Do two layers at once; just make sure you get the cloth tight as you go.

Provided you don't deform the tube, that works well. Although why not just wait to cut the fin slots until after the fiberglassing?
A cheap and easy form of shrink tape is sold as "basket wrap" at craft stores. Just be sure to put a thin layer of wax (I use floor wax) on it, or it'll stick to the epoxy. Hit it with a hairdryer after wrapping, and it shrinks down nicely.
-Kevin
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leppster snipped-for-privacy@yahoo.ca (Matt) writes:

IMHO, you're better off with 2 (or 3) layers of 1/2X (or 1/3X) cloth than a single layer of X cloth. FOr this rocket, rather than 1 layer of 4oz and 1 of 2oz, I'd jsut do a triple wrap of the 2oz stuff. Do the middle layer at a 45 degree bias to the other two layers for maximum strength, and of course stagger the seams so yuou don't end up with one high spot.
    Bob Kaplow    NAR # 18L    TRA # "Impeach the TRA BoD"         >>> To reply, remove the TRABoD! <<< Kaplow Klips & Baffle:    http://nira-rocketry.org/LeadingEdge/Phantom4000.pdf www.encompasserve.org/~kaplow_r/ www.nira-rocketry.org www.nar.org
Save Model Rocketry from the HSA! http://www.space-rockets.com/congress.html
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kaplow snipped-for-privacy@encompasserve.org.TRABoD says...

Why is that? And no, I ain't trolling you either. Just curious.
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Kurt Kesler



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> Why is that? And no, I ain't trolling you either. Just curious.
Well for one the weave doesn't line up so you get more threads per area. The 45 degree thing ads strength in a different direction than the others.
I've been doing 2 wraps of 2oz and it helps with the dings but does nothing for core samples :-( . Also, I had a rough landing on asphalt and while the fiberglass surface was undamaged, the underlying cardboard tube was damaged leaving me with a "squishy" spot on the tube. Perhaps more/stiffer fabric would have helped. PML has a good price on 10yd lots of 6oz fabric. I'll try that next.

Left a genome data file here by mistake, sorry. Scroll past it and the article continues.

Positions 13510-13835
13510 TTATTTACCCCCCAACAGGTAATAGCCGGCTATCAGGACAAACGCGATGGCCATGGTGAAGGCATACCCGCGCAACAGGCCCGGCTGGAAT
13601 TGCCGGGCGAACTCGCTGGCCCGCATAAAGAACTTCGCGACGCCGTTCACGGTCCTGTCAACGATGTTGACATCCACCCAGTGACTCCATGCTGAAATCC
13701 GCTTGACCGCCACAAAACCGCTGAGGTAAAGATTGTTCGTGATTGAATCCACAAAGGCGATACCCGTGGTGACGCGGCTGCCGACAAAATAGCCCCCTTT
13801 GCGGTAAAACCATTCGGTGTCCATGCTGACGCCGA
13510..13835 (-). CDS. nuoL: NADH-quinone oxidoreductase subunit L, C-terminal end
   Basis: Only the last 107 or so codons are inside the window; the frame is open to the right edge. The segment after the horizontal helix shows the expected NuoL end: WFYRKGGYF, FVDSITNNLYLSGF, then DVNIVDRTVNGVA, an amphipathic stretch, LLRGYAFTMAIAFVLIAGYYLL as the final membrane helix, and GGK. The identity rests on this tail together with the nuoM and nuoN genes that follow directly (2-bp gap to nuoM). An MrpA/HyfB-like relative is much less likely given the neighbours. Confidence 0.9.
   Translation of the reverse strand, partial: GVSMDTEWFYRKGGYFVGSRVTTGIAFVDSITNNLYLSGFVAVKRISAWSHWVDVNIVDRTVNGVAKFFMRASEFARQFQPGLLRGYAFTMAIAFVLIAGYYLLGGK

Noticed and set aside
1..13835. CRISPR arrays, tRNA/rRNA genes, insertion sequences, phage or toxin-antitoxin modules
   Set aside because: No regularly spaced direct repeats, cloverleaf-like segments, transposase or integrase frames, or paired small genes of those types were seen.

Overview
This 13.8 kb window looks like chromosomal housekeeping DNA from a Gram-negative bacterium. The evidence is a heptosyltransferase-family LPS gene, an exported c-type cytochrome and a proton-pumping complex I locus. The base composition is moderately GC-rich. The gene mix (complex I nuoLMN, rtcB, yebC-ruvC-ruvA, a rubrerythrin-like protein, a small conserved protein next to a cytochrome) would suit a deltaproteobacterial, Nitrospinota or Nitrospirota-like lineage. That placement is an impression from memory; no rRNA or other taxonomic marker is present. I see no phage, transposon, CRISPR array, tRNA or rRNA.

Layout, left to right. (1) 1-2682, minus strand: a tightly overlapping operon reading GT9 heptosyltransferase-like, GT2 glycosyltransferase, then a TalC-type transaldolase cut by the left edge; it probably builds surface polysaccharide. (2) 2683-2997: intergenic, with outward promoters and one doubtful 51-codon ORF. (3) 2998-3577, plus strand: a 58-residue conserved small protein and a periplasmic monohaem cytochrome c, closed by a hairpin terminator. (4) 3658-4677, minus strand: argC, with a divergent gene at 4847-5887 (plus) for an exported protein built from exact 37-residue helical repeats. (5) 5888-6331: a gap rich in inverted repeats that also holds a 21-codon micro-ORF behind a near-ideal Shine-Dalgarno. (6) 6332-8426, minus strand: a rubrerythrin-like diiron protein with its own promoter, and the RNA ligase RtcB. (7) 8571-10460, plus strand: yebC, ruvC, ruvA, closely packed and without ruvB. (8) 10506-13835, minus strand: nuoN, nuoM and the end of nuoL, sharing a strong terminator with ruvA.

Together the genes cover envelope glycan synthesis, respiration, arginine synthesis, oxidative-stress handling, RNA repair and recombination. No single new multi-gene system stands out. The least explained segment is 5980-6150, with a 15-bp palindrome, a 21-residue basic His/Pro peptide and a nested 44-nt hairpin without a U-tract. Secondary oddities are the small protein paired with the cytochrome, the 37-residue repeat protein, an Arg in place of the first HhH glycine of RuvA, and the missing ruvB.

Kurt Kesler wrote:

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Alex Mericas


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Alex Mericas wrote: ... > Also, I had a rough landing on asphalt

this delamination happened because the adhesive did not stick to the tube. what kind of surface did the cardboard tube have? did you rough up the tube, with say 150 grit sandpaper before glassing?
you can repair these little squishy spots by drilling two little holes and injecting some more adhesive. be sure to get all the air out of the 2nd hole. close up the holes with masking tape so it won't drain out while it is setting up.
(I wrote adhesive above because I don't know if you are using epoxy or polyester or whatever.)
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This was a LOC tube with the glasine layer peeled. I got plenty good adhesion. I guess I should add that there was no delamination. Two wraps of 2oz fiberglass is not that stiff. The stiffness came from the tube, which was damanged on landing. This was my first attempt at glassing and I was primarily interested in a smooth finish (success) and protection from moderate dings (success). BTW, a litte CA fixed up the squishy part just fine!
Cliff Sojourner wrote:

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Alex Mericas